Thursday, March 22, 2018

The Letting Go

Letting Go has always been a struggle for me. It's an art that I'm not sure I'll ever perfect nor do I think I'll ever feel comfortable with it. Yet, I find myself still yearning for that exact moment in time where letting go will just feel natural and propitious. 

Over the years I've had to let go of many things, many people, and many places that were once apart of me. Friends who moved away, friendships that have ended, friends who have passed, family who have passed, moved away, etc. I've let go of jobs I loved, jobs hated, and jobs I so desperately wish I had. I've had to let go of pride, comfort, contentment, anger, resentment, heartbreak, and all of the stones that have built my past. Now I understand that letting go is organic and we all go through it; not that going through it often makes it any less easier. 

There is this fear, that I believe we all have, when it comes to letting go. It's the fear that maybe we didn't make the right choice. Maybe we shouldn't have let go so soon, maybe we should of held on to hope just a little longer. And so, that sting and ache of letting go sets in and we feel uncomfortable for a little while until being without whatever it was we set free feels effortless. We  dive into this fear of the unknown, factoring that we aren't ever positive with what comes next and adjacent to that fear comes a wave of grief. To me, grief and fear go hand and hand; whether it's grieving someone who has passed, the ending of a friendship, or the loss of anything that makes you feel unsure of whats next. We grieve the loss of (this thing/person/feeling) and we are afraid of that unknown beyond. So what do we do? We build a glass box around us and keep our feelings in not letting anyone know we are actually enduring on the inside. And this is why I believe finding a way to let go is necessary. 

My Twenties have been a series of stepping stones in learning to let go. Around 18-19 I had to let go of a nearly 14 year friendship that in my mind still had time left. In reality, the friendship had started to make it's slow crawl outward towards the end of our junior year of high school. I was bitter for a long time. I was angry that I was no longer my best friends number one, I was angry that I felt the blame of a failing friendship was all on me, I was angry that voicing my feelings made me "dramatic." I was angry when I wasn't apart of this friends wedding day, or that I felt unwanted as a support system when tragedy hit. And when I finally accepted that we weren't meant to be friends passed our childhood/teen-years, I was able to let go on resentment towards her, her new inner circle, and her life which was now without me. and I found happiness within myself and happy that her life has now become what she'd always talked about wanting. 

And yet, I met needing to let go face to face several more times over these last 8 years in my twenties and not once has it ever made me feel comfortable. In fact, there are still things I have yet to let go of, fully. I think that happens to all of us from time time. We struggle with fully letting go because deep down in the depths of our souls...We are still disappointed. -- A few weeks ago I was talking to a close friend about letting go of people/things, and I was reminded of a few sweet facts. One. To be truly happy, it's crucial for us to let go of the things and people that no longer serve a purpose to our life. Two. Just because you've been friends for a (certain) length of time doesn't mean you're required to remain friends for a (certain) length of time. Three. If the thought of this (thing) or (person) gives you negative feelings and anxiety, they are toxic and need to be let go of. Four. You can only grow by making hard decisions. Five. If you are putting IN more than what you're getting in return, It's not healthy, nor is it fair. Six. We must ALWAYS accept the apology we never got.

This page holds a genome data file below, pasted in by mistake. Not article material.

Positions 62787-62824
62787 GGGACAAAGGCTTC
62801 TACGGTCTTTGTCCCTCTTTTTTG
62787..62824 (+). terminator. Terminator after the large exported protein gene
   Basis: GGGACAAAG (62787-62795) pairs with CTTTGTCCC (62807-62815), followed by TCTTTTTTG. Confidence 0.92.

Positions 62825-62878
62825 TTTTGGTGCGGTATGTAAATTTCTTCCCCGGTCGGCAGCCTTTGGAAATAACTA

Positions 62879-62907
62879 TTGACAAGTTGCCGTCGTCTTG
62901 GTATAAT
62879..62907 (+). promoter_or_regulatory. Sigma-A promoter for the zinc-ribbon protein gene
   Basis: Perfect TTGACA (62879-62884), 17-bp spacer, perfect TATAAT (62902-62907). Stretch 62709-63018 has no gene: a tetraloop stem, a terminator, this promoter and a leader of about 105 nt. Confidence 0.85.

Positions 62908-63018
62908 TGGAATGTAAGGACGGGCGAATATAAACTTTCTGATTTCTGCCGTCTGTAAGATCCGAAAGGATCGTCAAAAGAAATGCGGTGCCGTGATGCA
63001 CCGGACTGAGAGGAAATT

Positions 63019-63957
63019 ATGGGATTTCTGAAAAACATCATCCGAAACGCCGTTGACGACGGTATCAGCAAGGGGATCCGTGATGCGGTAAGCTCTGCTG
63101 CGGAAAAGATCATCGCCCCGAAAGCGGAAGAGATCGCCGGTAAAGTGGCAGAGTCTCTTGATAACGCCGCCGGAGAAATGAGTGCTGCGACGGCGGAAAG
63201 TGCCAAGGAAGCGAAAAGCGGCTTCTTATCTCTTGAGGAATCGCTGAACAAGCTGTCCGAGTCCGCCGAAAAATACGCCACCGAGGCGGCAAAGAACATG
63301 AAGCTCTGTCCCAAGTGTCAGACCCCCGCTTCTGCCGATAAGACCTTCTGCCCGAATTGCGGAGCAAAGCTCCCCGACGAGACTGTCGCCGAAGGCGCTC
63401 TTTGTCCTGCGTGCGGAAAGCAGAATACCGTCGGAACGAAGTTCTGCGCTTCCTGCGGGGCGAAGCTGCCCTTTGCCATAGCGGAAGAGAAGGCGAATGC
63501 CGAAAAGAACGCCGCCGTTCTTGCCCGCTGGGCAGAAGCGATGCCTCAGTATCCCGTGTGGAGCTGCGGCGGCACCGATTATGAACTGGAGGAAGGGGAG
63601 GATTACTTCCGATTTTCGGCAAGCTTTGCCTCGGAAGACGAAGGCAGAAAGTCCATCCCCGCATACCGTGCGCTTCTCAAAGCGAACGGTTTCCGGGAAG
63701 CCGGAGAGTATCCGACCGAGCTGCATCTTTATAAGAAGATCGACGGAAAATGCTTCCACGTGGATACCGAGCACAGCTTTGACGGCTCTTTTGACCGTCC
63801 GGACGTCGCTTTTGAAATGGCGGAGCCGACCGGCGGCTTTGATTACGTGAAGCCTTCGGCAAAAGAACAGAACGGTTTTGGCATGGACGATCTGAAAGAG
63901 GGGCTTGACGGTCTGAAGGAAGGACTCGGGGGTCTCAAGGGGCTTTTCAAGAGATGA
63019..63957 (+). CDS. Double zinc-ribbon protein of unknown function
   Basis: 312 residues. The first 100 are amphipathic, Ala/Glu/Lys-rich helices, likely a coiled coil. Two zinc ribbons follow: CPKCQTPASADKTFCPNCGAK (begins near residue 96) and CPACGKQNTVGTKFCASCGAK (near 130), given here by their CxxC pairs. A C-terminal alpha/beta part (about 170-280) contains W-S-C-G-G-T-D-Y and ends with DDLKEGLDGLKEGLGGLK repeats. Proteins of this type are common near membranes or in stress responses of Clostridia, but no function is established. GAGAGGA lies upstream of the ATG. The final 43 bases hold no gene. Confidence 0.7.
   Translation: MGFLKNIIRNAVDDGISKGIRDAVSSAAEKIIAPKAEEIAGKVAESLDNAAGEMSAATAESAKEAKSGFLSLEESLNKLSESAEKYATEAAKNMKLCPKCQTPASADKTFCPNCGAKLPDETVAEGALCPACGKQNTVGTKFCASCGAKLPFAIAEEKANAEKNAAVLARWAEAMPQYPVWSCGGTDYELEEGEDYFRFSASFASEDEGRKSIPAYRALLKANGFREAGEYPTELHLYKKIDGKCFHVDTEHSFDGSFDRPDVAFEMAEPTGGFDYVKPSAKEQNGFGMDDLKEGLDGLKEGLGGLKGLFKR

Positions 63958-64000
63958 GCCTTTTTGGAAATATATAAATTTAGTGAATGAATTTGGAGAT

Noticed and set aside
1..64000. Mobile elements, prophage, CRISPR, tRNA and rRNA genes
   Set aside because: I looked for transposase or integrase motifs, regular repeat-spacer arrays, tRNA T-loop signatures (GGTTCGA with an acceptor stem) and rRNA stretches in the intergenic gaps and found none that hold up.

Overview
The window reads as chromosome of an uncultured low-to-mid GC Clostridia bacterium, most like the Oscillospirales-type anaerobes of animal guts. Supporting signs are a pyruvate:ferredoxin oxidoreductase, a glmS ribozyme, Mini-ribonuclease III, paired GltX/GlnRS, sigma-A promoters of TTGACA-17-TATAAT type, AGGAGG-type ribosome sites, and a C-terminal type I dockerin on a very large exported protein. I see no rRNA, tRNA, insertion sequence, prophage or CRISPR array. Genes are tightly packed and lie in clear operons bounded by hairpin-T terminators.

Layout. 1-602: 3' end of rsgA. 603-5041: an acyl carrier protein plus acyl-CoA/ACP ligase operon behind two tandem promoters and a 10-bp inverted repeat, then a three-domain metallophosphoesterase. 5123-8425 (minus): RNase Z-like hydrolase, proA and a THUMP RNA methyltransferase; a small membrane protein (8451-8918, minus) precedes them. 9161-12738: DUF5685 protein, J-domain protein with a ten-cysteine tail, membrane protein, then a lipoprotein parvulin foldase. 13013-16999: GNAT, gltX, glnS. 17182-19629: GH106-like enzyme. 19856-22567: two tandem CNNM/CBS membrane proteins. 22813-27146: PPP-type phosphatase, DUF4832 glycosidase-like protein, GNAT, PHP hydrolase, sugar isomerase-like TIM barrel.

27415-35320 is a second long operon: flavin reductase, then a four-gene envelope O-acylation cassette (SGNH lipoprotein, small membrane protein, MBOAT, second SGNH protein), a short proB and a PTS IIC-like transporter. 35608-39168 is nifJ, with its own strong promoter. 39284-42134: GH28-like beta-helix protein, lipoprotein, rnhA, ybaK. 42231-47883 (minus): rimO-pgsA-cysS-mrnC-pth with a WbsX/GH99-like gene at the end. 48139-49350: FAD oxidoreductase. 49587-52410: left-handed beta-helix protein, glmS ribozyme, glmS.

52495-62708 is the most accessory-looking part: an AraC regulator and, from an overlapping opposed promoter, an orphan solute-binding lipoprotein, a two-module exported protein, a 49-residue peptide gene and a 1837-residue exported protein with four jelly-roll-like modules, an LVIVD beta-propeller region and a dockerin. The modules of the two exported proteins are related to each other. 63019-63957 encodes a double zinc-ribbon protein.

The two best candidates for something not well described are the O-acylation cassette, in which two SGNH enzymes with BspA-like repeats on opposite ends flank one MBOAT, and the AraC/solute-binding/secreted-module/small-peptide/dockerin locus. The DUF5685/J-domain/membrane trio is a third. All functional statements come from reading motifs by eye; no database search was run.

With time, I've had to learn to accept that ending a friendship doesn't automatically make me "alone." Which I often feel like that's why we don't end toxic relationships, The fear of being alone. But that's not what it makes you, or me. It just means that we are letting go so that we can be happy, be ourselves and move on - even when it's uncomfortable. I'd rather be alone than anxious. Does momentarily uncomfortable sound better than long-term unhappiness? Of course it does; because letting go of expired relationships, old jobs, old houses, etc. just makes room for new adventures, new people, new (things). And isn't that what it's all about anyways? -- I've never known someone to regret Letting Go, and that's the bottomline. 

Maybe 28 will be my year to muster up the courage to finally say "I set you free" to the things and people that no longer serve purpose in my life. Maybe it will be the year I stop letting my anxiety get the best of me and bravely take that next stepping stone on my life's path. Or maybe 28 will still be me working through Letting Go. Who Knows..Life is uncertain and maybe I've already worked through letting go of things/people that haven't been revealed yet because it was effortless and unnoticeable. Time will tell - and that's the great thing about Letting Go. 


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